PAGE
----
Last week I went for a run after class. It was supposed to be an easy run. All my runs are easy runs currently. You could say they have a presumption of easiness. Easy until proven ready. Last week I was ready.
In the first five minutes, I decided I would run a fartlek. I finished my 10 minute warm up, and quickly googled a fartlek sequence since I’m a bit out of practice. I chose one, standing at the top of the hill by the train tracks. I reset my watch, and for the next 20 minutes, I enjoyed the challenge of speed play by the river. When I was finished, I ran my cooldown back toward the city skyline and felt satisfied – with my efforts and with my decision. At the end of my spontaneous fartlek, I felt, and I still feel, optimistic.
It’s taken a long time for me to reach this place with running.
I started running long distance 10 years ago. I picked it up in college. I had an eating disorder and running a half marathon was pretext for burning as many calories as I could each day. I still remember the first time I ran 6 miles. I was so weak afterward that I laid on the floor in my dorm until I mustered the strength to walk to the nearest convenience store and buy a Gatorade. I was a runner. I was sick, but I was a runner.
I realized I had a problem during my sophomore year of college. I would stay in while my friends went out. I would stay in and criticize myself and cry about the fettuccine Alfredo I had for dinner. I signed up for another half marathon. I quickly became injured and had to attend physical therapy for the first time.
How to succeed in running without really trying: end of university. I signed up for a couple more half marathons and ran sub-2s each time. I literally still have no idea how I did this – I had no idea what I was doing! The worst part is that each sub-2 felt easy, so I got cocky fast. I didn’t get professional help for my eating disorder, but I had created a support system. I was trying to self-remedy the situation. I generally enjoyed running during this time, but my mind was still obsessing over the miles and my meals.
At age 23, I relapsed into my eating disorder hard. I was also training for my first full marathon. During that training cycle, I was raped by a person I had trusted. I became suicidal. I went to a rehab facility when I could physically not eat a bowl of blueberries but cried at the thought instead. I was running 50 mile weeks. The intake supervisor told me I had clinical depression and orthorexia. She told me I should attend intensive outpatient therapy and stop training for the marathon. I said, “Hell no,” and off I went. I ran the marathon, and my grandfather called me crying, telling me how proud he was of me. He apologized for being unable to be there. I crumbled. I went out of my way the next evening and drove two hours south to surprise him with my medal. He died 14 days later.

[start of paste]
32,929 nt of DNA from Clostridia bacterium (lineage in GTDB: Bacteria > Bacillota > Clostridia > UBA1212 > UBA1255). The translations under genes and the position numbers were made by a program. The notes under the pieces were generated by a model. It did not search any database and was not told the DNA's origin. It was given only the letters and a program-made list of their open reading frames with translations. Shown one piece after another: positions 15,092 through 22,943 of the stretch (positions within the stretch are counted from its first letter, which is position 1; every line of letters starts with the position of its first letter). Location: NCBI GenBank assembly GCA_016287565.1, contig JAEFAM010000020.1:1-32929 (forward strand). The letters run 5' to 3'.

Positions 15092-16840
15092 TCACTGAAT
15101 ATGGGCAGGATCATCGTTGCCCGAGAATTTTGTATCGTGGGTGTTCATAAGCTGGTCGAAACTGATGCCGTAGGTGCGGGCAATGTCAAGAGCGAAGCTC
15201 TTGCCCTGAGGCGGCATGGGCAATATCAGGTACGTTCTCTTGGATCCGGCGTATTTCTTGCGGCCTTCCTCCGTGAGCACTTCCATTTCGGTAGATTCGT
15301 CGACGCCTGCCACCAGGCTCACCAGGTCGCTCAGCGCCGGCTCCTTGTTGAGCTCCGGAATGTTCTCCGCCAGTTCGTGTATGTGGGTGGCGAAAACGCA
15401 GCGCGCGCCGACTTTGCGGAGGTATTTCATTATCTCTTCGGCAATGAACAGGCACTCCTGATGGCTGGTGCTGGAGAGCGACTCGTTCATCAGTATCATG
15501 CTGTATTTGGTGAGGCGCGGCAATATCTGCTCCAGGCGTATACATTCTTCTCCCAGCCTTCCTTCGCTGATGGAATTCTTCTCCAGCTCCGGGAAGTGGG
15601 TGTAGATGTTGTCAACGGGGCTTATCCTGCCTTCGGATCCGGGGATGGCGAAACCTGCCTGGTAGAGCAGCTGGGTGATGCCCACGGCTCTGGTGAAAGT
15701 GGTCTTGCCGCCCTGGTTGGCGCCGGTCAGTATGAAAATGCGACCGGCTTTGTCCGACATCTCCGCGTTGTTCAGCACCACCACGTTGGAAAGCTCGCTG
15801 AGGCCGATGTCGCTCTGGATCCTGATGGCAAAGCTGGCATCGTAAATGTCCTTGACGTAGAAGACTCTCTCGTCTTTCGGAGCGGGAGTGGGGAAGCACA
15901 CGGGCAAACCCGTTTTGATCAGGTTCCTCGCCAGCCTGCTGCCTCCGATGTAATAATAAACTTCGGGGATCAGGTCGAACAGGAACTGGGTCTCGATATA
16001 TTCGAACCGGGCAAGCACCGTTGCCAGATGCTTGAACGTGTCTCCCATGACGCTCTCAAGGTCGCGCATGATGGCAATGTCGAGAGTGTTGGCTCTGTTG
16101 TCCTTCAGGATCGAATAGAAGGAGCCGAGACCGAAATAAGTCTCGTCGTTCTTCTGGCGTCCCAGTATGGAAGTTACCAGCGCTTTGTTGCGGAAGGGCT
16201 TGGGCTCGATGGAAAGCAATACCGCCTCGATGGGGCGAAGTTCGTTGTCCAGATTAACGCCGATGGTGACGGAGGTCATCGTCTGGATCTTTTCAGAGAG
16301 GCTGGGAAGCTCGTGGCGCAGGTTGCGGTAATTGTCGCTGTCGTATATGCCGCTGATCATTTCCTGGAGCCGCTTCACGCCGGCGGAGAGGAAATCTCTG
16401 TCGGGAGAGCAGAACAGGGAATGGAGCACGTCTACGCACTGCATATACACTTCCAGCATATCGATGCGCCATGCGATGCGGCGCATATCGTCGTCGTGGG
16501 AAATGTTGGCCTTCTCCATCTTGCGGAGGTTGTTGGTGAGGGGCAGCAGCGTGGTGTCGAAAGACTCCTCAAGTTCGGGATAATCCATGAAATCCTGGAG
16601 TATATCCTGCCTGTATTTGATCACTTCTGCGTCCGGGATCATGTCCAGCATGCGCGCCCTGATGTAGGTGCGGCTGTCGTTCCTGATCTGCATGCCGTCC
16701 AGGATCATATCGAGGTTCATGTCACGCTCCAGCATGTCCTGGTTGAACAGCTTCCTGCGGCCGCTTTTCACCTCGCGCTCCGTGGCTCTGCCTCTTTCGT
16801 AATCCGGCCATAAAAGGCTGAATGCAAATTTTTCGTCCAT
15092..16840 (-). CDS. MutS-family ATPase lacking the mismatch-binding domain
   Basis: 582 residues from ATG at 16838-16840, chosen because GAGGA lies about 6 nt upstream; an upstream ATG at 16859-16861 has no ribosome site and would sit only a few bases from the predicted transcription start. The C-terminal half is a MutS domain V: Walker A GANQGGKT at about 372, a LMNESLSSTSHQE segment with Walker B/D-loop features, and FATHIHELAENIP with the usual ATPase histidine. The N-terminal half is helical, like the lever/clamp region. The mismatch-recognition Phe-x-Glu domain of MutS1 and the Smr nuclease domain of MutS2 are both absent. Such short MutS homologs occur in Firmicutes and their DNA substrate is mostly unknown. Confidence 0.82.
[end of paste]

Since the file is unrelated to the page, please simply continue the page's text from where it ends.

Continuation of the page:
Enter the period of my twenties in which I constantly lied to myself about running (and many other things).
I had some fun at this age. I started writing for Salty Running! I ran a couple destination races that I was not trained for whatsoever. Brutal heat in the Chicago Rock n Roll Half and the Nashville Half humbled me. I realized I couldn’t just run whatever I wanted without really training after running a marathon. I was not invincible, and I learned that. I learned that slacking off achieved absolutely nothing. I also learned that I love running trails. Trails became my escape from the daily grind. I hated my job. Loved the dirt. I went every day after work.
I got a stress fracture from all the chaos I survived. Poor eating and too many untrained miles. During this break, I had what I lovingly call my quarter-life crisis (as if the entirety of my twenties had not been a crisis up to that point). I decided I needed to make a move and stop going through the motions. I became an au pair in Spain until I figured it out. It was a great decision. I did figure it out; I decided I wanted to be a lawyer. I also decided to complete a triathlon for fun. I had one of the slowest times, but I was the happiest competitor.
While in Spain, I recovered from my stress fracture and signed up for the Malaga Half Marathon. I trained intensely, using the Hansons Method. It was the first time in a training cycle that I had a time goal. I peaked at 45 mile weeks, and I ran hundreds of miles by the Mediterranean Sea. It was winter in Spain. I trained through January, February, and March. The orange trees were in bloom, and it never fell below 55 degrees in daylight. It was heaven. In mid-morning on a late winter day, I PRed in southern Spain.
27 to Present
I took a healthy break from running, and started law school. Now, I’m soon to finish. I was able to have a healthy relationship with running my first year. It was a welcome break from the stack of books constantly on my desk.
My second year made it trickier. I began working for a firm, and the coursework of second year combined with my job made running another thing on the to-do list. My anxiety and depression skyrocketed, and I put running away for nearly a year. The irony is that it hurt my anxiety, but helped my depression. Thankfully, medicine treats both.
I’ve been slowly easing back into running. I miss the adrenaline of racing and the drive of having a goal. I signed up for my first trail race in November. I look forward to getting to the starting line as healthy as I can. I do not have a goal time. I just want to run around the forest for a couple of hours. My goal for the winter is to remain active, but also to be gentle and understanding with myself.
Running is strange. At times, it’s been my friend, my enemy, and my therapist. It’s opened my eyes to a problem I didn’t realize I had. It’s given me the strength to go on. I look forward to developing this relationship into my thirties and beyond.